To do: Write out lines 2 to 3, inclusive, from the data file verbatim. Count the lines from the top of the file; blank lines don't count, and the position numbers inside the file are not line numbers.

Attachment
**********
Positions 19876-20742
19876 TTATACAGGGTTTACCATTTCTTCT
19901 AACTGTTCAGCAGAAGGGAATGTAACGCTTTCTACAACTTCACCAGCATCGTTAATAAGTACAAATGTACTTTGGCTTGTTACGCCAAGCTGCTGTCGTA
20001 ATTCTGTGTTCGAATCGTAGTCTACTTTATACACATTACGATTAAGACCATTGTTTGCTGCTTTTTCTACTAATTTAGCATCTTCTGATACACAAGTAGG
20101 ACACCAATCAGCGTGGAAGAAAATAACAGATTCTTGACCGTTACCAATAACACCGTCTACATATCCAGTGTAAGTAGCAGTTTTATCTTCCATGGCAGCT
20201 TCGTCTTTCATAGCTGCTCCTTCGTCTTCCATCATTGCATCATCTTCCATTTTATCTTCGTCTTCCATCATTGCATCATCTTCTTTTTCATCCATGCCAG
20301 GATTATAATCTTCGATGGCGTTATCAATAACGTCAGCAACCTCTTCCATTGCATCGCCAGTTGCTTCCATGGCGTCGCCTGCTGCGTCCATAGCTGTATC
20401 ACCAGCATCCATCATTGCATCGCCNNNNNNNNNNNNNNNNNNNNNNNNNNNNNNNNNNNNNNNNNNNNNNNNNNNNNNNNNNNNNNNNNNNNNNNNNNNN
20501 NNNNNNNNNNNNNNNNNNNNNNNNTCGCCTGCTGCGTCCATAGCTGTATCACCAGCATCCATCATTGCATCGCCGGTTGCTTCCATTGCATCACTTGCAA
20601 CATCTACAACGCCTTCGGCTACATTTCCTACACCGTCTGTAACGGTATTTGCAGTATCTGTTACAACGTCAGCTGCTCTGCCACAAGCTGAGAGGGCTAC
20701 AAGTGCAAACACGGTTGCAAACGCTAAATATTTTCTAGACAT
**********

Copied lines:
19876 TTATACAGGGTTTACCATTTCTTCT
19901 AACTGTTCAGCAGAAGGGAATGTAACGCTTTCTACAACTTCACCAGCATCGTTAATAAGTACAAATGTACTTTGGCTTGTTACGCCAAGCTGCTGTCGTA